Epidemiology of onychomycosis in special-risk populations

J Am Podiatr Med Assoc. 1997 Dec;87(12):546-50. doi: 10.7547/87507315-87-12-546.


A person's susceptibility to onychomycosis and the course of the disease once the nails are infected are functions of the interaction of the fungal agent, the host, and environmental factors. The disease is reported to have an overall prevalence of 2% to 13%, but the prevalence is much higher in certain populations, such as older people and those with immunosuppressive conditions. Although onychomycosis may be merely a nuisance and an embarrassment for healthy individuals, some morbidity is seen with all population groups, but especially high-risk patients: diabetics, patients infected with human immunodeficiency virus (HIV), patients with acquired immunodeficiency syndrome (AIDS), and patients with other types of immunosuppression (eg, transplant recipients and patients on long-term corticosteroid therapy). Whether the increased prevalence of onychomycosis in the elderly (up to 30% by age 60) is related to changes in immune function is not known.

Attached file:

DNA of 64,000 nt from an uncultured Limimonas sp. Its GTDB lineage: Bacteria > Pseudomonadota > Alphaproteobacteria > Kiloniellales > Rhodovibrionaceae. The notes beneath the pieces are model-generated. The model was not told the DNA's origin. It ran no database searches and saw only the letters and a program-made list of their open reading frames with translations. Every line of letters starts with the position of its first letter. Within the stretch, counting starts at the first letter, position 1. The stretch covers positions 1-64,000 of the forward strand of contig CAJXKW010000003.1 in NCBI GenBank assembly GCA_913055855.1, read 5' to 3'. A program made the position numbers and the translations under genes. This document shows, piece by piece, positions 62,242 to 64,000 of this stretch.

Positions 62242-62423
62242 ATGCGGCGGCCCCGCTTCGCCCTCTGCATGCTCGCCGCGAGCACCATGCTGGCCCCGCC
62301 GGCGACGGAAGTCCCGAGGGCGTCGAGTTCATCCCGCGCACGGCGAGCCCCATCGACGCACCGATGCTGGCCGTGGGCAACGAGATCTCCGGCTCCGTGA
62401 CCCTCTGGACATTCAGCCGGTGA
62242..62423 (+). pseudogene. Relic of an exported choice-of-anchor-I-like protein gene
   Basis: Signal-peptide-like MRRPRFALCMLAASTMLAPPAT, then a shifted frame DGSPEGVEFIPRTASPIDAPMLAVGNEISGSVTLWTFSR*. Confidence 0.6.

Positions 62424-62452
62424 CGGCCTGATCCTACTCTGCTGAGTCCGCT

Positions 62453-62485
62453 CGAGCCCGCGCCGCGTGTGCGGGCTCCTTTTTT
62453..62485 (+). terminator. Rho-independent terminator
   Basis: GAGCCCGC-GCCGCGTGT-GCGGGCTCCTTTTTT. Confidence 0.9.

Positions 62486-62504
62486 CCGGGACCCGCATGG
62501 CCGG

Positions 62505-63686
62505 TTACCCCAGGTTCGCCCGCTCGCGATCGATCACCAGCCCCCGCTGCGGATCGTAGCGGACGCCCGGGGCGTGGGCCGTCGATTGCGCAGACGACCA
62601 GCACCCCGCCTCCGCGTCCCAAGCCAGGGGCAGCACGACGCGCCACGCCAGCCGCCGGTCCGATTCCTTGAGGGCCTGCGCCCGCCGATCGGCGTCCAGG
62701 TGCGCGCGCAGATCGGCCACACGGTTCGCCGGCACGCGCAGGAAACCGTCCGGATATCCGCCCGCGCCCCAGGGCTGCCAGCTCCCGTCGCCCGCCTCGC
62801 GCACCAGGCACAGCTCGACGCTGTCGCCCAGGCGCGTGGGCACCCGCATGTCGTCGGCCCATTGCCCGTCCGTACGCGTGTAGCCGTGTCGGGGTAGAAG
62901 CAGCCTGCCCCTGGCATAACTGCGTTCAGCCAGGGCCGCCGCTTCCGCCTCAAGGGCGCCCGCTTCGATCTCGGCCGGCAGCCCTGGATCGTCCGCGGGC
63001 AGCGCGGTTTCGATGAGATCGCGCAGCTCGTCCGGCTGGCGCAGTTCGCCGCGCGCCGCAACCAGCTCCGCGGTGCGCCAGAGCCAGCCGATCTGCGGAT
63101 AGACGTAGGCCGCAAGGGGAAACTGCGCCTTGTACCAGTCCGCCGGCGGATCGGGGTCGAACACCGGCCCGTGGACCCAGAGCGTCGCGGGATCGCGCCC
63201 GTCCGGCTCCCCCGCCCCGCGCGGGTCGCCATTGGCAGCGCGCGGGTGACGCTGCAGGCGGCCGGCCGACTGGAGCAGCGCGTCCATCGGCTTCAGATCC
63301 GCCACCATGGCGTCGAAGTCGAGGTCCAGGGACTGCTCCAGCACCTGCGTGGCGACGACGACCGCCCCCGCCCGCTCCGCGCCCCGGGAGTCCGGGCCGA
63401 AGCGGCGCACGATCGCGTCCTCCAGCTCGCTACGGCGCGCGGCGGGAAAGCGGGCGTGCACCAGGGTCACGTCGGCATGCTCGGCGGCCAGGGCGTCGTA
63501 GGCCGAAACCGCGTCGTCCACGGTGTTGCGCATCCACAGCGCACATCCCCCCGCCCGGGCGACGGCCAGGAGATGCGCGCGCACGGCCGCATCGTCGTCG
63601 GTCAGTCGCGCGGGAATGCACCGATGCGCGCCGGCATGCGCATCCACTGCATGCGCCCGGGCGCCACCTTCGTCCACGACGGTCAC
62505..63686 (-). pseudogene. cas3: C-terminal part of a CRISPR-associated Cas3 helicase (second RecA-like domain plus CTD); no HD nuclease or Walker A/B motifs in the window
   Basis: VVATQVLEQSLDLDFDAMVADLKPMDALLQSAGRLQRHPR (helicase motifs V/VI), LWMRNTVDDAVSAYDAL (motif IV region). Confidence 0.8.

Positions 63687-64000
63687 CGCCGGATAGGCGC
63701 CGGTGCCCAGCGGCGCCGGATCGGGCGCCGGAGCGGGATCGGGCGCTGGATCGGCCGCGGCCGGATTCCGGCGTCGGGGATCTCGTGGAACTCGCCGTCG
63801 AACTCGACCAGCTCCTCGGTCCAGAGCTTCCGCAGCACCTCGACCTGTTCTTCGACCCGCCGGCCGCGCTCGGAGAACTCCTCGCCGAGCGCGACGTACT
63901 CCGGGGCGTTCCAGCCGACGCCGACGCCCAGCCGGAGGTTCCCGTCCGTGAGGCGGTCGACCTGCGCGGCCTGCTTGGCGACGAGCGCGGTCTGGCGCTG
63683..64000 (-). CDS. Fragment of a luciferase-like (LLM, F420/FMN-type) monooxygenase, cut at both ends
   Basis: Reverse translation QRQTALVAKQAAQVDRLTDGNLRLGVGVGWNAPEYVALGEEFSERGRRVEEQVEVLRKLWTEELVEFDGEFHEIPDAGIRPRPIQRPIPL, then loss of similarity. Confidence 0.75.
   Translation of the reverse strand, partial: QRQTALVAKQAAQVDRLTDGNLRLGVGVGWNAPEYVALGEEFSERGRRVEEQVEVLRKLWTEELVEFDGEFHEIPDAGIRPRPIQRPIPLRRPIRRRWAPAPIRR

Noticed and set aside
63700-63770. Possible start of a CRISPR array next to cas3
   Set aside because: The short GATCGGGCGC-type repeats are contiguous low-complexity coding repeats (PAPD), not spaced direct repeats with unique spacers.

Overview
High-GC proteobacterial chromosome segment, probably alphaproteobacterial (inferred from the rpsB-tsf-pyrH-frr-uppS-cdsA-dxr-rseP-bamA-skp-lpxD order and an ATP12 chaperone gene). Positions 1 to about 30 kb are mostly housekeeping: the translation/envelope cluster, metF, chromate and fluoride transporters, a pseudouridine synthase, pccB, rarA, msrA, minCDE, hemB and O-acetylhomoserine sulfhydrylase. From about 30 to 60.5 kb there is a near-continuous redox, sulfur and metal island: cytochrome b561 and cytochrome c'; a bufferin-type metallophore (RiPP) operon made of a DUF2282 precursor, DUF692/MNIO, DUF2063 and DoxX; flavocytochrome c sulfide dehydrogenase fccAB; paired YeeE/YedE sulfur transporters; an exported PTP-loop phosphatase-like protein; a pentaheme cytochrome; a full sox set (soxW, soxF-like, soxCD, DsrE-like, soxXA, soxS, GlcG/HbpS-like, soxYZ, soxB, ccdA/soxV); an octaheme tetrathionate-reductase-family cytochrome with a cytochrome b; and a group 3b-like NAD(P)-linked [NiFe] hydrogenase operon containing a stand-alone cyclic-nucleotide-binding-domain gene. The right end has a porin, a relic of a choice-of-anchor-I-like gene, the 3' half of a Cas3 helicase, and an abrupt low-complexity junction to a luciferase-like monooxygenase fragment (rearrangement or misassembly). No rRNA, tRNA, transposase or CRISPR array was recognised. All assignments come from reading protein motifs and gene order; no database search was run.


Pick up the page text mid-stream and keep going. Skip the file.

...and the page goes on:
Publication types

  • Review

MeSH terms

  • Aged
  • Diabetes Complications
  • Foot Dermatoses / epidemiology
  • Foot Dermatoses / etiology
  • HIV Infections / complications
  • Humans
  • Onychomycosis / epidemiology*
  • Onychomycosis / etiology*
  • Risk Factors
  • United States / epidemiology